Life Stories, Bacterial Magnetism, Cavefish Brains, Orca-stration, Whale Blubber, COVID Update, Worm Knowledge, Variable Chimps, Venomous Plants, Time Perception, Old Stews, Old Bears, And Much More... The post 16 September, 2020 – Episode 791 – How Long Will This Last? appeared first on This Week in Science - The Kickass Science Podcast.…
 
America’s Elder Care Has A Problem Since the pandemic began, long-term care facilities across the country have experienced some of its worst effects: One of the first major outbreaks in the U.S. began in a nursing home in Washington state. Since then, the virus has ravaged through care centers across the country—as of September 16, more than 479,00…
 
Peak wildfire season is just beginning on the West Coast, but 2020 is already another unprecedented year. In California, more than 2.2 million acres have burned so far this year, beating an all-time record of 1.6 million set just two years ago. And in the Pacific Northwest, where Portland’s air quality hit the worst in the world on Monday, raging f…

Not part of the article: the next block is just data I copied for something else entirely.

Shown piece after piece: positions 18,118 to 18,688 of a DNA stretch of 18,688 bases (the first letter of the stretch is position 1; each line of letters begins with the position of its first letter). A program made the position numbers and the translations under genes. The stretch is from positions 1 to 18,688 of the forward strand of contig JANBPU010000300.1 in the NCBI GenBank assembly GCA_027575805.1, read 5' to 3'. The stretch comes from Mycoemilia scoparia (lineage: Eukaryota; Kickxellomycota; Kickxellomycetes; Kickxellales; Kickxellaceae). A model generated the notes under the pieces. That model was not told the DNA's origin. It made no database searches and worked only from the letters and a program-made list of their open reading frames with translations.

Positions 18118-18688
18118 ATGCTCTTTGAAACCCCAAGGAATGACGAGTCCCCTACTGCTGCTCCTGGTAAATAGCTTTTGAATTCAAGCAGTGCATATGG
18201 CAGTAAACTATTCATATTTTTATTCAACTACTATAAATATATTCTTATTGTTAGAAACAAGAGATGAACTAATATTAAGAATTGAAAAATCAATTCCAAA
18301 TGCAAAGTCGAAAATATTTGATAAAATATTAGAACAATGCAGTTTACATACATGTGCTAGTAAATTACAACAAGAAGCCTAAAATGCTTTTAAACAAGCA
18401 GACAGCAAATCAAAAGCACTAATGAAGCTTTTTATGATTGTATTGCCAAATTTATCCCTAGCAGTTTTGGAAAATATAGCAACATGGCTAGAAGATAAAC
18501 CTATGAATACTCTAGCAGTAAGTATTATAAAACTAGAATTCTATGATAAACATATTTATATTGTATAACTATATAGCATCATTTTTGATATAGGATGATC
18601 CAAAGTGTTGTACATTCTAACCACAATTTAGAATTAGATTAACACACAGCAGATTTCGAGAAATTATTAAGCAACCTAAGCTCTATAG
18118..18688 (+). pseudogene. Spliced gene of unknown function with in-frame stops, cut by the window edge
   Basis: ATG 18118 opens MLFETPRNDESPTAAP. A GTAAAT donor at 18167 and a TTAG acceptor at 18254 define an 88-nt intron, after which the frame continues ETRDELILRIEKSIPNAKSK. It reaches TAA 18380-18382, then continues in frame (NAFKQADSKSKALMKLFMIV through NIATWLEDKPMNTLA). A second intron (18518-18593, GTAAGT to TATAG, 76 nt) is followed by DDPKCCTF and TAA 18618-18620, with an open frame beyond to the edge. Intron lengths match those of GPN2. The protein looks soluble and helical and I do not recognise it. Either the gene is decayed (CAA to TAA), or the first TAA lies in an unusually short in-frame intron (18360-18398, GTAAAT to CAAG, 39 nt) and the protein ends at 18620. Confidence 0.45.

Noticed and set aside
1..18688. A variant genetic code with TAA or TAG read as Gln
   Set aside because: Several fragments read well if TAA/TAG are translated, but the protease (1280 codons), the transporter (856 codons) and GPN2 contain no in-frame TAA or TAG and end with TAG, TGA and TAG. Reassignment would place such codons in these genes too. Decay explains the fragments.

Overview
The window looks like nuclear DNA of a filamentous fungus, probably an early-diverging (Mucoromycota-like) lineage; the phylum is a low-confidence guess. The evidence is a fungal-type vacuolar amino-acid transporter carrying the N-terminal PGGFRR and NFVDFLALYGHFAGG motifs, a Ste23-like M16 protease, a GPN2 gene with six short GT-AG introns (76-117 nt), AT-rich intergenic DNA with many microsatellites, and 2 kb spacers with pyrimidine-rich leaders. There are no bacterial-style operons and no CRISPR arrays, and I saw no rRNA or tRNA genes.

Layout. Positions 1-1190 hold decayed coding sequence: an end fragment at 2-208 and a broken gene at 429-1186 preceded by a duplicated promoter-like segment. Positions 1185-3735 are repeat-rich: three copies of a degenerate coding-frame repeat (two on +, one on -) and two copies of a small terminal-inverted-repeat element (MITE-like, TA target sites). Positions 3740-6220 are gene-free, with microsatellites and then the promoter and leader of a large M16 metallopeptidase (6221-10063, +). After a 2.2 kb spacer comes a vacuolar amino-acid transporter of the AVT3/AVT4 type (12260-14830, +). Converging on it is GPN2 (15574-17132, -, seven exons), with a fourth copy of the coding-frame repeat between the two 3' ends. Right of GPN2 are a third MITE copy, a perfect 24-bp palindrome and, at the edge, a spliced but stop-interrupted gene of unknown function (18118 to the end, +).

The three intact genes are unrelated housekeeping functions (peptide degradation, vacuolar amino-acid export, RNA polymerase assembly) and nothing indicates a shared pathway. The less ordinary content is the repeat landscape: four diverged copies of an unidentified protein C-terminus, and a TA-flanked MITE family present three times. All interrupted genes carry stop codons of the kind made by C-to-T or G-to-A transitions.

Matt and Chris this week with Interview guest Eric Berger who gives a no holds barred view on the state of global rocketry. We chat about an Armenian Legend and the chances of life in the clouds of VenusSpace Song playlist on Spotify bit.ly/spacesongsIf you enjoy the show please go over to www.Patreon.com/Interplanetary and become a Patron or even …
 
We speak many words each day but most of us were never taught the actual (in use now) meaning of them. Many of the things we say mean the exact opposite of what we have intended to say. Until an effort is made to re-learn that words have meaning, being treated as lost at sea in the public realm will continue. It is possible to hold your position as…
 
On this mid-week edition, does it matter that SARS-CoV-2 is mutating, seasonal coronavirus immunity is short-lived, another bogus claim that the virus was produced in a laboratory (it came from Nature), and answers to listener questions. Hosts: Vincent Racaniello, Rich Condit, Kathy Spindler and Brianne Barker Subscribe (free): iTunes, Google Podca…